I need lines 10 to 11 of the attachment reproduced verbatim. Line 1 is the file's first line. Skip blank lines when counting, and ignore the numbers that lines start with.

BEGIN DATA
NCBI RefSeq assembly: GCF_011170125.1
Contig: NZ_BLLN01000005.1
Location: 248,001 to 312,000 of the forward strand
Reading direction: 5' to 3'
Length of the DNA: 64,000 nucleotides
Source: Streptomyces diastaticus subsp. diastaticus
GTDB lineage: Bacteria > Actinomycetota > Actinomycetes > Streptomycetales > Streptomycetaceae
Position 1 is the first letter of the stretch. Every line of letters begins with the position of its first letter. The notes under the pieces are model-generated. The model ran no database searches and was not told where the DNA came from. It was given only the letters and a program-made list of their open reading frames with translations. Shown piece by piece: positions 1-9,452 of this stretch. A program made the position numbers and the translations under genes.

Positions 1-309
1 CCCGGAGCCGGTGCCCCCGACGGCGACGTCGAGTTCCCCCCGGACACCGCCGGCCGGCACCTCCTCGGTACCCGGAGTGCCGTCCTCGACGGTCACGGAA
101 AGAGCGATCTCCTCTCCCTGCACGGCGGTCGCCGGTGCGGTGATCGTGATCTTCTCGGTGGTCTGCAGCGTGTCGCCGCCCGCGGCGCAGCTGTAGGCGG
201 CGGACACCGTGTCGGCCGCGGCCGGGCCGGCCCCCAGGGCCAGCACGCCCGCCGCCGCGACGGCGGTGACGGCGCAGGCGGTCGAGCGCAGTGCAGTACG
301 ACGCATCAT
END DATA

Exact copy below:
1 CCCGGAGCCGGTGCCCCCGACGGCGACGTCGAGTTCCCCCCGGACACCGCCGGCCGGCACCTCCTCGGTACCCGGAGTGCCGTCCTCGACGGTCACGGAA
101 AGAGCGATCTCCTCTCCCTGCACGGCGGTCGCCGGTGCGGTGATCGTGATCTTCTCGGTGGTCTGCAGCGTGTCGCCGCCCGCGGCGCAGCTGTAGGCGG